Jul 26, 2010 - 5:10 AM
Hello Maribel. Yes, there's a difference between the Bernina Express and the Bernina Unesco Pass. The Bernina Express is the special panoramic train running from St. Moritz in the Engadine to Tirano in Italy. The Bernina pass is the actual pass along Lago Bianco ('the White Lake'). The entire route, including the connecting route further to the north in the direction of Chur, is part of a (protected) UNESCO world heritage. You may also refer to a special package issued by the local railway company, the Rhätische Bahn (Rhb). Under the name of Rhb Unesco World Heritage Pass, several travel packages are available for unlimited travel on all trains between Thusis and Tirano during a couple of days (except for the special panoramic Bernina Express trains, but regular trains cross the route over the Bernina Pass as well). Please read further details on the Rhb Unesco World Heritage Pass to see if such a package is suitable for you. It may not be if have a Swiss rail pass (such as the Swiss Pass or Swiss Half Fare Card referred to in my previous post), as this grants reduced or free travel on the Bernina route as well.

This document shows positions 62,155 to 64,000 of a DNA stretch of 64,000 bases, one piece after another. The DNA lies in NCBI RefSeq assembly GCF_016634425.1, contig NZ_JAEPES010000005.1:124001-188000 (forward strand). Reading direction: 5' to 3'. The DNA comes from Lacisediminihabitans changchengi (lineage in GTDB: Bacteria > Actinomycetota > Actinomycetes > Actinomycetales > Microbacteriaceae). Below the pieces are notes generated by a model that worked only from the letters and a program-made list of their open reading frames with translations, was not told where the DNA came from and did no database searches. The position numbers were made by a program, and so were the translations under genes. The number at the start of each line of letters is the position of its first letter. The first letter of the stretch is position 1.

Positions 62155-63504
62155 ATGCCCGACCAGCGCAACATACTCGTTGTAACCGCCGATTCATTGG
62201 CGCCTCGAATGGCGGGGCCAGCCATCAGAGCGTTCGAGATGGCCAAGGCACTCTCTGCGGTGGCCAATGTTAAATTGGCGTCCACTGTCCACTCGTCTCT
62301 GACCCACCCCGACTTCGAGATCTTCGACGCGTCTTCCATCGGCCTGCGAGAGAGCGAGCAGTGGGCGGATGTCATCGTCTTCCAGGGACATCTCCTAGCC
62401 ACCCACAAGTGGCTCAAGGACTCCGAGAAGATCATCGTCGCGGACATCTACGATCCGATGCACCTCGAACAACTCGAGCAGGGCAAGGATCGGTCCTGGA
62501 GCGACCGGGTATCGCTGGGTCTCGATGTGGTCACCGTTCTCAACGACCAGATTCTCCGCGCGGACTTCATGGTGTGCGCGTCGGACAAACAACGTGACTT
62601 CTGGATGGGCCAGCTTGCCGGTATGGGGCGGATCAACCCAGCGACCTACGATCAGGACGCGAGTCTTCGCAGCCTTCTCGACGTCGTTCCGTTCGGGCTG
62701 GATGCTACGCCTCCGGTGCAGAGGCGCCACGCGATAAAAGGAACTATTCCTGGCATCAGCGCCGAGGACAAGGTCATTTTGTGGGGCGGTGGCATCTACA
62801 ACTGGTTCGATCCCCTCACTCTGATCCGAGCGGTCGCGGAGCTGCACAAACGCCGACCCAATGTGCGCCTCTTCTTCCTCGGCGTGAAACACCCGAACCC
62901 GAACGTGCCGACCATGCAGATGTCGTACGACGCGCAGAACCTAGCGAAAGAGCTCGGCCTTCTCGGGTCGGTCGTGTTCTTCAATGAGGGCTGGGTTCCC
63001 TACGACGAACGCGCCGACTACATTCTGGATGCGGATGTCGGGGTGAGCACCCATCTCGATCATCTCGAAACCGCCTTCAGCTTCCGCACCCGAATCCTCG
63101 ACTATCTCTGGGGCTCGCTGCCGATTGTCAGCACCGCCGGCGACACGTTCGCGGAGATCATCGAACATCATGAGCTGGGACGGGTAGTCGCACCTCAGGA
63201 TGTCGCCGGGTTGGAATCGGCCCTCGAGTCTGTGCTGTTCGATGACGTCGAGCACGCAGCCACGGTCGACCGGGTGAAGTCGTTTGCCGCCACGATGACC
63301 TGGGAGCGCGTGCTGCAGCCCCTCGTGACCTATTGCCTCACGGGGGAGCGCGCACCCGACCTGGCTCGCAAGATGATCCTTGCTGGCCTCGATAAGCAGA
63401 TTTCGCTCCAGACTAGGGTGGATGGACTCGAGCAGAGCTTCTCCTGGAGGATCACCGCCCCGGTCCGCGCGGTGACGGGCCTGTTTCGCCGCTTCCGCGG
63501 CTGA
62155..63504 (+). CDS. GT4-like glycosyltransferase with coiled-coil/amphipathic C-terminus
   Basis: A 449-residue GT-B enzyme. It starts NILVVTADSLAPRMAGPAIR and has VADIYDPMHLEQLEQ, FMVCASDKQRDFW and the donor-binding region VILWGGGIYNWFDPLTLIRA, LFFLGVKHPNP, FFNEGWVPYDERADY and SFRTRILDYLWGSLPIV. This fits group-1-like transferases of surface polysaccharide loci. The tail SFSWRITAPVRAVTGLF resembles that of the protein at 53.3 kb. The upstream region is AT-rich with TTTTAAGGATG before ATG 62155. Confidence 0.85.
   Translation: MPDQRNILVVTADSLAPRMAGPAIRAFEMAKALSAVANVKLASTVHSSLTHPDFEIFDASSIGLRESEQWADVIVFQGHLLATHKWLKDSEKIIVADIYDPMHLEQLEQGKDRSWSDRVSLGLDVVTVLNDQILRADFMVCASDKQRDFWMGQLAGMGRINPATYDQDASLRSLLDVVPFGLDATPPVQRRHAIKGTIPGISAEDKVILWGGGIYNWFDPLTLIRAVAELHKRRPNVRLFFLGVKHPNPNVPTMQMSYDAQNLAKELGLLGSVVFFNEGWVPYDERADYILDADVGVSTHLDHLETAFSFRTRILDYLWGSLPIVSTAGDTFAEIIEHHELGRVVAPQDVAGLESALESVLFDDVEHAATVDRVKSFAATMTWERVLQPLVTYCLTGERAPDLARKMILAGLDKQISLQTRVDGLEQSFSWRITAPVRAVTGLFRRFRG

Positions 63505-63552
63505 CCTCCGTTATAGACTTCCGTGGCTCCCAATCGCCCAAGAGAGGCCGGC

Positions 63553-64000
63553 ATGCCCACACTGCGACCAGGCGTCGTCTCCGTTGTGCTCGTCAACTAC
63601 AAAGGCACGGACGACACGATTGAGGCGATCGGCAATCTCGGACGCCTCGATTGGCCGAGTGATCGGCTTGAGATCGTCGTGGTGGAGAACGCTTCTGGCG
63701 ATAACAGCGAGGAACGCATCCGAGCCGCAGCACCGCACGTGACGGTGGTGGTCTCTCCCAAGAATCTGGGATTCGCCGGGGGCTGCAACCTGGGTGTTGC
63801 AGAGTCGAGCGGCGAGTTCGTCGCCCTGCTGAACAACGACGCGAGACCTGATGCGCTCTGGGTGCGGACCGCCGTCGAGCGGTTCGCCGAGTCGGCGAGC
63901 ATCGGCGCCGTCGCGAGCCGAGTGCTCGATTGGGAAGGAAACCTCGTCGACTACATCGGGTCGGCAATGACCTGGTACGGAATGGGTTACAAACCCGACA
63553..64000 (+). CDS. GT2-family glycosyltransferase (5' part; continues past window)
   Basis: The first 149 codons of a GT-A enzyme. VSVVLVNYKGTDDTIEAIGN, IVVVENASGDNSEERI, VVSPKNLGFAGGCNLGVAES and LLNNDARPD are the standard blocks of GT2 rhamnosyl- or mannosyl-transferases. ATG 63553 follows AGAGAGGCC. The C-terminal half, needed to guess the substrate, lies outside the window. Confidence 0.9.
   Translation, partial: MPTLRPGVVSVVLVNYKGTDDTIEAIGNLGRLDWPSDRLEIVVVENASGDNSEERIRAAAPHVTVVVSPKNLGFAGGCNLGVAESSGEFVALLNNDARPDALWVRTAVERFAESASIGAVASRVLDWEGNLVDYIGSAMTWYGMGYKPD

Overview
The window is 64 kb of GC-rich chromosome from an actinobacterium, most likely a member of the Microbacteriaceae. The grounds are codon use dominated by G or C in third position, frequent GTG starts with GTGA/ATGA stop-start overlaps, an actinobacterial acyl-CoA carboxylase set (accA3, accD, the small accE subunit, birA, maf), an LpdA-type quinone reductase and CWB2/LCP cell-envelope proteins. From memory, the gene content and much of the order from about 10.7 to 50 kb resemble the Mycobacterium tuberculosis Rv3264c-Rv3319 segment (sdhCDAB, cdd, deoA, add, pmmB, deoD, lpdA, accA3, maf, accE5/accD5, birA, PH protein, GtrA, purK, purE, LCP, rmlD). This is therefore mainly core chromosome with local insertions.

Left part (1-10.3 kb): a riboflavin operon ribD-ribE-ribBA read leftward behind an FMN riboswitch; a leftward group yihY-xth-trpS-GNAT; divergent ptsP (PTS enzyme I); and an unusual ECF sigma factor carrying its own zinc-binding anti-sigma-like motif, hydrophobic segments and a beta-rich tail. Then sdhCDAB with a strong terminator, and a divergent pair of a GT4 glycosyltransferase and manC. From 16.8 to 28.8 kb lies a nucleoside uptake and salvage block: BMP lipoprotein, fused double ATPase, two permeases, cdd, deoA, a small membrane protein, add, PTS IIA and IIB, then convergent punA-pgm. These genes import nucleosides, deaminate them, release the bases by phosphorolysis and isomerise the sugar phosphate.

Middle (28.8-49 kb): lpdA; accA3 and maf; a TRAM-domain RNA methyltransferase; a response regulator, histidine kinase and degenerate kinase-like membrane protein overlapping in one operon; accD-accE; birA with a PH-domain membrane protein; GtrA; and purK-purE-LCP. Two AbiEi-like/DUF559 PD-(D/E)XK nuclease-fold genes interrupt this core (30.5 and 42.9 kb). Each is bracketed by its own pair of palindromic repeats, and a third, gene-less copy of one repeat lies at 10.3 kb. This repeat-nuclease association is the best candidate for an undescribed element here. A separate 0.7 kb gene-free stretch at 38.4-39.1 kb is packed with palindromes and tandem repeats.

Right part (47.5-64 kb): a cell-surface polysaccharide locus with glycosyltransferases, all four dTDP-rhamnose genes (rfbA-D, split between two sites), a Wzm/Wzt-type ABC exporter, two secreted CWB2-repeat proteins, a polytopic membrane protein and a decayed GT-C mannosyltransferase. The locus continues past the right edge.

If you cross the Bernina pass with a regular train, you can get out and hop on another train without any problems. If you want to travel in a panoramic Bernina Express train, you have to arrange for seat reservations, so you'll have to stick to your seats in that case. But you can also reserve seats per section in different trains (although only a few Bernina Express trains leave per day). This does require you to plan your trip, including your stop-overs, in advance. Trips can be planned trough the timetable. The icons and further details given with each connection will show you whether a regular train or a Bernina Express train is involved. The Bernina Express timetable may also come in handy for you.
As for which route you should choose for the trip back from Malpensa Airport: both alternatives I mentioned in my previous post are beautiful. You can check the links I gave to get an impression of the landscape you'll cross. The bus route through Chiavenna and the Bergell valley has a more mediterranean, Italian-like atmosphere. The train and bus ride via Bellinzona and Thusis will cross diverse landscapes and will get you to the famous Landwasser viaduct (you actually shouldn't miss out on this experience if you're heading for, or getting back from, the Engadine). You may find the route through Bellinzona and Thusis more comfortable, as you can switch from bus to train and don't have to travel by bus only for quite some hours. Is it an option for you to travel from Milan to Celerina the one way and back from Celerina to Milan the other way? Then you'd be able to experience both rides.
Last modified on Nov 1, 2018 - 4:17 PM by Arno